Table 3: Europa's limb-darkening parameter.

Table 4: Titan's limb-darkening parameter.

Using the composite cloud model of Tomasko (1980) for Titan, Smith (1980) derived an average limb-darkening parameter for the small phase angle $\alpha=6^\circ25$. Using his result $k\sim0.9$ one can derive a model-dependent value of Titan's diameter for the different techniques of observation. The lunar occultation radius is revised to R=2845 km, the speckle radius to R=2742 km, and the modulation photometry radius to R=2847 km. The radius found here is in good agreement with the results of Smith (1980), $R=2860\pm20~$km, and Elliot et al. (1975), though values of k "below 1 fit [their] data poorly and appear to be ruled out". Nisenson et al. (1981) found a range $2680\le R\le2900$ for $0.8\le k\le1.15$. Although a systematic offset is present, where their data yield smaller values for the diameter, there are no contradictions between our results and the speckle data. Analysis of the best resolved observations obtained from Voyager 1 gives the optical limb (defined here by the photometric inflection) at a radius of $R(\tau=0.05) = 2800~$km, with a higher optical haze layer extending up to 2845 km (Smith et al. 1981). Because Hipparcos is unable to resolve the thin haze layer, and because we consider a brightness step function at the limb, our result is consistent with the Voyager data. Our result is in contradiction with the earlier determinations by Dollfus (1970), R=2435 km, and larger than the value given by Burns (1986), R=2775 km. Adopting the solid-surface radius R=2575 km (Lindal et al. 1983; Young et al. 2002), we find that the atmosphere extends to about $h\sim270~$km from the surface, hence considerably less than the value of Forrest & Nicolson (1990), $h\sim600~$km, obtained from stellar occultation data in the R-filter band.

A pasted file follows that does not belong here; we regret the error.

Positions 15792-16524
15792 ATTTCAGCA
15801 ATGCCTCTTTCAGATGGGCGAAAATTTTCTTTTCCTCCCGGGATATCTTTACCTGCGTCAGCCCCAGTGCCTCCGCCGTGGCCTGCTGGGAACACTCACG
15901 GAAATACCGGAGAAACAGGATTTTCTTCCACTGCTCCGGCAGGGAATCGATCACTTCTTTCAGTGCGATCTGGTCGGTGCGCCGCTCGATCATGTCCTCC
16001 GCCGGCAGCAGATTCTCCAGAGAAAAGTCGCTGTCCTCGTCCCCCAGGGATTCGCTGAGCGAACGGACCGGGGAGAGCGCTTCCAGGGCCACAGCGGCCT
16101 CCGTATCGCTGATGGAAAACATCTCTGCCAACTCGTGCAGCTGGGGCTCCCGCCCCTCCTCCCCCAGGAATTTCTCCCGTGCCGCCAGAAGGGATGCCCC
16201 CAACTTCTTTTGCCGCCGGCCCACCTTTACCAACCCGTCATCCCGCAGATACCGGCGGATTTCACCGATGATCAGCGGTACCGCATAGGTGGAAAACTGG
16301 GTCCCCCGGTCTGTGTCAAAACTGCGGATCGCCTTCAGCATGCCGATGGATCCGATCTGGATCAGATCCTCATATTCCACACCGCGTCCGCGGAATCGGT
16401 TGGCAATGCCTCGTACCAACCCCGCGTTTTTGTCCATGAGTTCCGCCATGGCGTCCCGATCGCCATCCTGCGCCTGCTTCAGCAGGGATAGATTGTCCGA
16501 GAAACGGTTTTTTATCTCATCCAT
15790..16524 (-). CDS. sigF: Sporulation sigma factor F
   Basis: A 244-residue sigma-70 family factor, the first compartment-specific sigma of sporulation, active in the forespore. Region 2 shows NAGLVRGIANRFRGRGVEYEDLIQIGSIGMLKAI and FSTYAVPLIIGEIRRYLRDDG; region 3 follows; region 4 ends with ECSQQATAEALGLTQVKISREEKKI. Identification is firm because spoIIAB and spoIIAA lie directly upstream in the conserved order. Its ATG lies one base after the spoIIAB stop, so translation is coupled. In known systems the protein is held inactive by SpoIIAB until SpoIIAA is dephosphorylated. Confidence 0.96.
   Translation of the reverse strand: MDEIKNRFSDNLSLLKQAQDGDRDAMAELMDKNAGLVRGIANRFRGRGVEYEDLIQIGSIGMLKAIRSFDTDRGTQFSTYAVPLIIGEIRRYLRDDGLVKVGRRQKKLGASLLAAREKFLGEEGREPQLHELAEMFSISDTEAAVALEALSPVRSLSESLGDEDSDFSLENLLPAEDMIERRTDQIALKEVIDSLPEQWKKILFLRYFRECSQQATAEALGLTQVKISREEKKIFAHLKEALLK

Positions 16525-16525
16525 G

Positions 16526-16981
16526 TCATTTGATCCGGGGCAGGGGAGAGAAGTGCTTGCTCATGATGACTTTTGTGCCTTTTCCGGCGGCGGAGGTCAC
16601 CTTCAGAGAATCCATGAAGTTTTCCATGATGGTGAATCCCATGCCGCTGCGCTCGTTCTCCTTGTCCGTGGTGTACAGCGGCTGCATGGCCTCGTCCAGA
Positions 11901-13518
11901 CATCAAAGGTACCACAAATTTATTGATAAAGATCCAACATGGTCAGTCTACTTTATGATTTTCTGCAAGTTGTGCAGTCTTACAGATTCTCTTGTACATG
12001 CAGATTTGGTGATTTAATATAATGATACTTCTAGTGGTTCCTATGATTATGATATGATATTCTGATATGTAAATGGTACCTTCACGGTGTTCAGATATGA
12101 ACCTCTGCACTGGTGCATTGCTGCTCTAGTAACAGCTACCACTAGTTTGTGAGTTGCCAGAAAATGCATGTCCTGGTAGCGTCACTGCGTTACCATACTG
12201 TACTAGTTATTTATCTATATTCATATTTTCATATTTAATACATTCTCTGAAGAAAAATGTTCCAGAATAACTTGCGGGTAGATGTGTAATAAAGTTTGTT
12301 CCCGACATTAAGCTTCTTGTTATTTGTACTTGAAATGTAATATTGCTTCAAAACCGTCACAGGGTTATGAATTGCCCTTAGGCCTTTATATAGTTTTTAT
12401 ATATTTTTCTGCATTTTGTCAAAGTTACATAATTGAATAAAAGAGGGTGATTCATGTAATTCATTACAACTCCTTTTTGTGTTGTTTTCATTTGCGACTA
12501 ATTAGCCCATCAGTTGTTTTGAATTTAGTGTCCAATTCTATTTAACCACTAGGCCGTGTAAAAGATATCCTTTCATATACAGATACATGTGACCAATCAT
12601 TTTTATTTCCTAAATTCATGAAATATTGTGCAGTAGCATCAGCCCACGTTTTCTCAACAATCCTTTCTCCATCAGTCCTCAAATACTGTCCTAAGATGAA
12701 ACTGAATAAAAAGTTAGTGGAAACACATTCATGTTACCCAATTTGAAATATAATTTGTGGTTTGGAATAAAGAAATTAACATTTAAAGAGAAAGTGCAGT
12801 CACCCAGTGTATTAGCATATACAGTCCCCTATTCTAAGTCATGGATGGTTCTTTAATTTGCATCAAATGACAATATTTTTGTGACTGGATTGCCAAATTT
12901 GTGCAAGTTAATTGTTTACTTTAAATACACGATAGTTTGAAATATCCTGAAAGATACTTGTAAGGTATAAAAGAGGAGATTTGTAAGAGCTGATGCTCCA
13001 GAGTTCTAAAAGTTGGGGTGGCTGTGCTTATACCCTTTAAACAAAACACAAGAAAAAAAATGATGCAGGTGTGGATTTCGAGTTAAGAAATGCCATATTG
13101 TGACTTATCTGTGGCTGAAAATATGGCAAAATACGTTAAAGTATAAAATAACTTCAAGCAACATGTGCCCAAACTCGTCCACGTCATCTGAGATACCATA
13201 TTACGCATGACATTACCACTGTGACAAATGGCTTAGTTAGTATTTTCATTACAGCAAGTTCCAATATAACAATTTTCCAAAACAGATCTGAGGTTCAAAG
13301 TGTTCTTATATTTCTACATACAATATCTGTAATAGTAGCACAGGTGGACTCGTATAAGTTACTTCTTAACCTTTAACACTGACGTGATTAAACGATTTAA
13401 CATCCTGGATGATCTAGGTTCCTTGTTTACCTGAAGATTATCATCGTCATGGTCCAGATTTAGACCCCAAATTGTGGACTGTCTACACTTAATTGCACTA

Table 5: Hipparcos observations of Europa, Titan and Iapetus, and corresponding aspect data. The date of observation is given in TDT with respect to JD 2 440 000.0, the non-conventional and biased magnitude $H_{\rm ac}$ and corresponding precision are given in fields 2 and 3. The distances to the Sun r and to the Hipparcos satellite $\Delta $, the solar phase angle $\alpha $ and the projected orbital phase $\theta $ are given in fields 4 to 7.

On the other hand, because the Minnaert law does not fit the entire disc, Smith (1980) derived an effective value by introducing weights proportional to the corresponding fractional disc area, hence a different weighting can yield different average values of k. According to Tomasko & Smith (1982), the average limb-darkening exponents of Titan in the red (595-720 nm) and in the blue (390-500 nm) are k=0.85 and 0.77, respectively; these are obtained from Pioneer 11 observations at a phase of $28^\circ$. Voyager observations at a phase angle of  $29.6^\circ$ yield k=0.773, 0.887, 0.942 in the violet (370-450 nm), blue (430-530 nm) and green filter (520-600 nm), respectively (Sromovsky et al. 1981). These results are in global agreement with the probable value taken here over a broad passband and at smaller phase angle, letting us however suspect an increased limb-darkening at small solar phase in the visible domain. Analysis of mutual events of Saturnian satellites (Arlot & Thuillot 1993; Aksnes & Dourneau 1994; Thuillot et al. 2001) may shed some light on the actual average limb-darkening parameter at small phase.